Michelle Ganus Taggart lives in Kaysville, Utah, where she enjoys the beautiful outdoors, time with family and researching her ancestors.  She shares her passion for her southern research in her blog, A Southern Sleuth.  Are you a genealogy blogger who would like to be interviewed for the “May I Introduce To You . . . “ series?  If so, contact Michelle  via email shelltag1@gmail.com

May I Introduce to You . . . Sharon Fritz

Come meet genealogy blogger Sharon Fritz of the Strong Foundations blog in this interview by Wendy Mathias at GeneaBloggers

I have the pleasure of introducing you to Sharon Fritz and her blog Strong Foundations named to honor the strong foundations formed by some very strong and admirable ancestors.  Sharon summarizes the purpose of her blog in this quote:  “You live as long as you are remembered.” Through her blog she shares photos and research to keep memories of people and places alive for current and future generations. Sharon is both proud and pleased that her blog is listed among the archives at the National Library of Australia.

A Little About Sharon

“I am a country girl, who likes her personal space. As children, our family moved often, and I have therefore lived in a large number of country towns across Victoria (South Eastern State of Australia). My father was a Bank Manager, and I followed him into a career in Banking and Finance. I have always worked full time while my husband was ‘Mr. Mum.’ For the past 12 years I have worked as a Financial Planner in North East Victoria. My husband and I are looking forward to becoming ‘empty nesters’ (we think?), retirement and new adventures. When not working, my hobbies are spending time with family, family history research, travel and photography, which very fortunately can all be completed together!

“I am currently studying the Certificate of Genealogical Studies (Australian Records) with the National Institute for Genealogical Studies and have recently also commenced the Certificate in Genealogical Research with the Society of Australian Genealogists, which will lead to completion of the Diploma in Family Historical Studies in the future. Yes, I am now addicted to family history research and there is never enough time for research.”

How Sharon Got Started in Genealogy

“My Nanna (paternal grandmother) died when I was six years old. I remember being annoyed that I was not allowed to attend her funeral and being told I didn’t understand, but I did! Maybe I am an old soul? I was only six years old, but I asked my father if I could have my Nanna’s dressing gown and the ballerina doll in the bottle to remember her.  Was this the first indication that I would respect and preserve family items and history? Yes, I still have the dressing gown and blogged about the doll in the bottle.

“My first history project in Form 1 (over 35 years ago) was to research my family tree. My parents could tell me very little, so I contacted both my aunt and maternal grandmother who had so much information between them (more than I needed for my project). I was fascinated! I received an A+ for my project and this started my family tree journey and the collecting of information and items of family significance. I gathered boxes of information but didn’t do anything with it.

“However it was the death of my maternal grandmother in 2006 (at age 96) which initiated serious research and the sorting and verification of the abundance of information that I had collected over many years. After Gran died, an aunty found many old albums full of labeled and dated photos that my grandmother had taken since the late 1920s. This made me realise the importance of asking questions and preserving information now before it is too late.”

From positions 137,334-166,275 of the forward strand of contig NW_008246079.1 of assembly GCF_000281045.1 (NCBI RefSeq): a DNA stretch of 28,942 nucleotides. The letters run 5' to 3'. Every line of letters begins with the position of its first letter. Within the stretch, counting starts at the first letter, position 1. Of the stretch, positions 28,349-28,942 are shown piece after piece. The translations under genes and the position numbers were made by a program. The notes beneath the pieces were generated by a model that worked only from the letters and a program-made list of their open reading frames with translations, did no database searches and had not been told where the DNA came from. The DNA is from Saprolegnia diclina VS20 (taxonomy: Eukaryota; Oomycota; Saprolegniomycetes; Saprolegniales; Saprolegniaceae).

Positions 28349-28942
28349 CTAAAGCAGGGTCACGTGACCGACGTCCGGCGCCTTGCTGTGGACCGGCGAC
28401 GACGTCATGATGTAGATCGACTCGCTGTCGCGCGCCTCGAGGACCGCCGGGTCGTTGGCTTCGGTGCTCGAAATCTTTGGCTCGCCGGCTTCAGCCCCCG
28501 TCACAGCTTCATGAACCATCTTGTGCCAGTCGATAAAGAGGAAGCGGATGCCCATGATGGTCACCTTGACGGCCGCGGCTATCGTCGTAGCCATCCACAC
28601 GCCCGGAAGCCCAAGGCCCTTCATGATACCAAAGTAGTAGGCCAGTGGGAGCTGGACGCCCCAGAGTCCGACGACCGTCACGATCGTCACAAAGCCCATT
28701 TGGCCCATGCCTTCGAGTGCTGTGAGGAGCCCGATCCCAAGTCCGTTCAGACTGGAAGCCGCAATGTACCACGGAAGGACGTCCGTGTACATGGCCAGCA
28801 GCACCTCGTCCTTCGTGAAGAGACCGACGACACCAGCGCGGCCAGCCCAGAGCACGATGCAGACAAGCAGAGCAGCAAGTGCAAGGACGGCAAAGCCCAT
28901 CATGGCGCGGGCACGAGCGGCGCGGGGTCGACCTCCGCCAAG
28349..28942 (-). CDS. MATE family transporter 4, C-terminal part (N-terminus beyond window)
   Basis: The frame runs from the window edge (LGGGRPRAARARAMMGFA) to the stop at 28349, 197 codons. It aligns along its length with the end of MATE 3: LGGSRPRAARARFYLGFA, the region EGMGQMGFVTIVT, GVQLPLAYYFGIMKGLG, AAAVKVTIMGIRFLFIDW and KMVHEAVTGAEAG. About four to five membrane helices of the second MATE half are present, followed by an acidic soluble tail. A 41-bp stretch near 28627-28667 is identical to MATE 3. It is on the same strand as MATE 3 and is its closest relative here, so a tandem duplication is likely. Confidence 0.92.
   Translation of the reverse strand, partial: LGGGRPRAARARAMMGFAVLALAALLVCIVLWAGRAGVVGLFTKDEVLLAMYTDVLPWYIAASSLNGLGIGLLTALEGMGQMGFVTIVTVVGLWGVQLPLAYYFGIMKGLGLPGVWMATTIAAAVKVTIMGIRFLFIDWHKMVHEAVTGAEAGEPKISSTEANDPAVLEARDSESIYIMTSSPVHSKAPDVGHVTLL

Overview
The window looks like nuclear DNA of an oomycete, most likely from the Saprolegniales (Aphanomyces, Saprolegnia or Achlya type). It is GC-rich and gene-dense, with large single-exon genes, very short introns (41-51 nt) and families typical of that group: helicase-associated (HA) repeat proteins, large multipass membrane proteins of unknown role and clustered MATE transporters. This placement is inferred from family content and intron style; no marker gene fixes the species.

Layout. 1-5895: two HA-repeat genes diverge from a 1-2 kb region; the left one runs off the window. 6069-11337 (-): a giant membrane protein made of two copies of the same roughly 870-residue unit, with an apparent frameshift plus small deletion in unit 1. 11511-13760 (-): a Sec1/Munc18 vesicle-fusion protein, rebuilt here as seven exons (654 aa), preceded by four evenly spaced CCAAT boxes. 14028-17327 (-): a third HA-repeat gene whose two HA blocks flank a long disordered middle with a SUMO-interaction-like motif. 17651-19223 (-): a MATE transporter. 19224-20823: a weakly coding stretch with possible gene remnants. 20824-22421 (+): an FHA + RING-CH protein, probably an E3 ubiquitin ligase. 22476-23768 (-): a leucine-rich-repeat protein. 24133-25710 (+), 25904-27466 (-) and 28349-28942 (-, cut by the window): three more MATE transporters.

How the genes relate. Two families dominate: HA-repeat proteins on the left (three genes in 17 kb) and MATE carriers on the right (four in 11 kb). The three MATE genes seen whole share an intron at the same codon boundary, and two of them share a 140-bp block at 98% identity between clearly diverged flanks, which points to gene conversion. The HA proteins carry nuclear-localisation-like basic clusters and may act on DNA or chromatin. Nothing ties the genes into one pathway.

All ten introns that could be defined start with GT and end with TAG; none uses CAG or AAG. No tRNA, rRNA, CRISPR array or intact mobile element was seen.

Sharon’s Thoughts About Blogging

“The blog was initially commenced in January 2011 to promote a family reunion and launch of a family history book. However, it was a failure as the majority of people who were interested in the reunion did not have a computer!

“In May 2012, Alona Tester at Gould Genealogy, initiated the ‘Family History through the Alphabet’ challenge and I thought it was a great opportunity to start blogging, and then I was hooked.

“Blogging gives me the opportunity to share my research, not just the dates and names but more personal and informative facts. Writing a family history book is very time consuming and costly. Research never stops and the family keeps expanding so the book was out of date shortly after publishing. I love that blogging enables many small stories to be told and can be updated as additional information becomes available.”

Sharon’s Advice for New Bloggers

  1. Get involved with other blogs and websites that provide prompts such as

Sepia Saturday and Geneabloggers . You will be amazed at the direction that your research and blogs can take. You will write about things that you hadn’t previously considered.

  1. Decide who your audience is and what the purpose of your blog is. Be yourself and don’t be distracted. Your blogging will develop and evolve over time.

When I started writing family history, I completed a writing course to improve my skills. It had been many years since school and even then I was always poor at punctuation. I wanted to learn how to write with emotion and to turn facts into an interesting story that people would enjoy and could picture. The only writing I had completed over the years was business reports so I tended to write with a very factual, blunt and technical slant and struggled to make it emotional. I soon learnt that you cannot change who you are, and it is important to remain true to yourself and your own personal style. Don’t try to be someone that you are not.

Initially I would worry if I did not have any comments, but I don’t anymore. My intended audience is family members who want to know more about their ancestors (now and into the future). They do not tend to comment publicly. If anyone else gets enjoyment and comments, then it is a bonus!

  1. Recognise and comment on blogs that you appreciate or that are well researched. There are many inspirational and interesting blogs out there. Geneablogging is a great, friendly and helpful community. Take the time to get to know your fellow bloggers and you will be rewarded over and over again.